Time Might Eventually Be Enough

How long should a major breach of trust of a sexual nature with a minor exclude someone from practising in a different profession with little exposure to minors? That was the issue in CS v Registrar, Real Estate and Business Brokers Act, 2002, 2019 ONSC 1652, <http://canlii.ca/t/hz16c>. The practitioner applied for registration as a real estate salesperson. However, she had been a teacher and had participated in a long-term sexual relationship with a former student (who became her foster child) for which she was found criminally responsible. In addition, her status as teacher was revoked. The Registrar (and the appeal tribunal) found that this breach of trust was so serious that it was reasonable to assume she might not practise the real estate profession with honesty and integrity.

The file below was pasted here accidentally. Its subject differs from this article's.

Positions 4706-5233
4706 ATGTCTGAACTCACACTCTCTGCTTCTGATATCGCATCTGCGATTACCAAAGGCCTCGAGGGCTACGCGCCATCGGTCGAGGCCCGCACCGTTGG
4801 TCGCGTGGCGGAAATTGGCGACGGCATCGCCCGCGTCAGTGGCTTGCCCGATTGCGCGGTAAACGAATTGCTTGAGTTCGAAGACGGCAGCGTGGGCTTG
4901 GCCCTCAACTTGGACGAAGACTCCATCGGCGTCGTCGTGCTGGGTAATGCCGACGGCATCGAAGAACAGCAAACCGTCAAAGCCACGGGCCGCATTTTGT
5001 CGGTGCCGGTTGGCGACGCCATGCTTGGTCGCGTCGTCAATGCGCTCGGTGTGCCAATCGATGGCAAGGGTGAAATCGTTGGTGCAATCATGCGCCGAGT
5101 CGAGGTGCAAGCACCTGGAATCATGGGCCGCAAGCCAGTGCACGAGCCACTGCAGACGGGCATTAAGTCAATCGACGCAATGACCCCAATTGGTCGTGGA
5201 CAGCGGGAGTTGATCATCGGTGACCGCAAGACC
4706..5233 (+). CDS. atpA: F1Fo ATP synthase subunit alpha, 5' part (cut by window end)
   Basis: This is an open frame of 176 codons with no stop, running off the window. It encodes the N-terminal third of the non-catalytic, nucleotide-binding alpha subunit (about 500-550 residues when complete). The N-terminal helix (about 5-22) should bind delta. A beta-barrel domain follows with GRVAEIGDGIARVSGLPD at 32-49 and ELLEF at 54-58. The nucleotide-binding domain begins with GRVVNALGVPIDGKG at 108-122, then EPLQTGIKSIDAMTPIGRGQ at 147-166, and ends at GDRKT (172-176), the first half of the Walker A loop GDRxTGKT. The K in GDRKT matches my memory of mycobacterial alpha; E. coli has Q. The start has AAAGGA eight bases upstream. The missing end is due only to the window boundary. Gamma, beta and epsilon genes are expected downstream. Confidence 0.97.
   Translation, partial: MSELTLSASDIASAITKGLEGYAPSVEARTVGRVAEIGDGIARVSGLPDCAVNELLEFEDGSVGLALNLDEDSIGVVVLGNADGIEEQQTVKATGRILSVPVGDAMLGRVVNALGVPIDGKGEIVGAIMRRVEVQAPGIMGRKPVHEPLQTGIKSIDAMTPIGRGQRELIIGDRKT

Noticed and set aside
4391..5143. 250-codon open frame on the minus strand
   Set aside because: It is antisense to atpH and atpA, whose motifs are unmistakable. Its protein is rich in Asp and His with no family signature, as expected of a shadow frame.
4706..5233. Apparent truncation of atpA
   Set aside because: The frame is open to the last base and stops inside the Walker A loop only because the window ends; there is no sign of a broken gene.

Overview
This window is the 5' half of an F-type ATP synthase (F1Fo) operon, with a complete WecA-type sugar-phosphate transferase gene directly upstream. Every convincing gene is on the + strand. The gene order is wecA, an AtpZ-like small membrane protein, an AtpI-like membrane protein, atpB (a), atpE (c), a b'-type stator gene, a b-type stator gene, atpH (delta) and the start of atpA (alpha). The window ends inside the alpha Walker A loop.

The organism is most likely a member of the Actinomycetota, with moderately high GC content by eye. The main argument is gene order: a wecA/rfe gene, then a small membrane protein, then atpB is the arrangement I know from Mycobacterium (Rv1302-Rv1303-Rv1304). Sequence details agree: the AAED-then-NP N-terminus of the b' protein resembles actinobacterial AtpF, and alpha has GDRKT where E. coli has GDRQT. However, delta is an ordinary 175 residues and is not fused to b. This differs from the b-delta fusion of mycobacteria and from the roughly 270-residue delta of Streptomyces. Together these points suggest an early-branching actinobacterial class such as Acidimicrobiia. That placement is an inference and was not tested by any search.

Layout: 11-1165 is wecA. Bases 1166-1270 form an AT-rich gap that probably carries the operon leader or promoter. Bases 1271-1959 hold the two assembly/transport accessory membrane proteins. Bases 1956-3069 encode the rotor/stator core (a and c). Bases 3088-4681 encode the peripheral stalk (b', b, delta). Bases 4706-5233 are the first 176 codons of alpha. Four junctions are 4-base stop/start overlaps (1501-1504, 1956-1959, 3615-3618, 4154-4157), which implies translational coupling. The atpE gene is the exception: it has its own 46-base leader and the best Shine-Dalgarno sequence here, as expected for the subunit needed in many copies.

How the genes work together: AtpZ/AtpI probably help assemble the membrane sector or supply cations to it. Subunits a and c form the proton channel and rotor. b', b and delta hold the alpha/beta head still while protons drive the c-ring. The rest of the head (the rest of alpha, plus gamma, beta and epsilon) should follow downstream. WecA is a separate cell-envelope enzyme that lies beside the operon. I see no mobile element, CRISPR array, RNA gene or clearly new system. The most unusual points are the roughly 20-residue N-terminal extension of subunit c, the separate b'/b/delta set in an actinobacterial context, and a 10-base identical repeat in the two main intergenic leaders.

The Divisional Court upheld the finding:

The appellant committed a serious set of criminal acts involving violations of trust in the fairly recent past. She was not dissuaded by the school principal, her CAS training, or her own moral compass, from abusing someone to whom she was duty-bound and who she undertook to protect.

However, the Court indicated that it was unreasonable to expect the applicant to have self-reported her criminal conduct at the time; concealment was a natural aspect of the criminal conduct itself. In addition, the Court indicated that the passage of time may eventually be sufficient to permit registration as a real estate salesperson:

Almost nine years have now passed since the victim terminated his relationship with the appellant. I agree with the LAT [Licence Appeal Tribunal] that the reasonableness of relying upon past breaches of trust to ground an inference concerning future risks to the public may well be affected by the passage of time.

Arguably, this contrasts with the perspective that the passage of time is not, in itself, sufficient in the case (albeit with different facts) of: Chen v Alcohol and Gaming Commission of Ontario, 2019 ONSC 1680 (CanLII), <http://canlii.ca/t/hz16b>.

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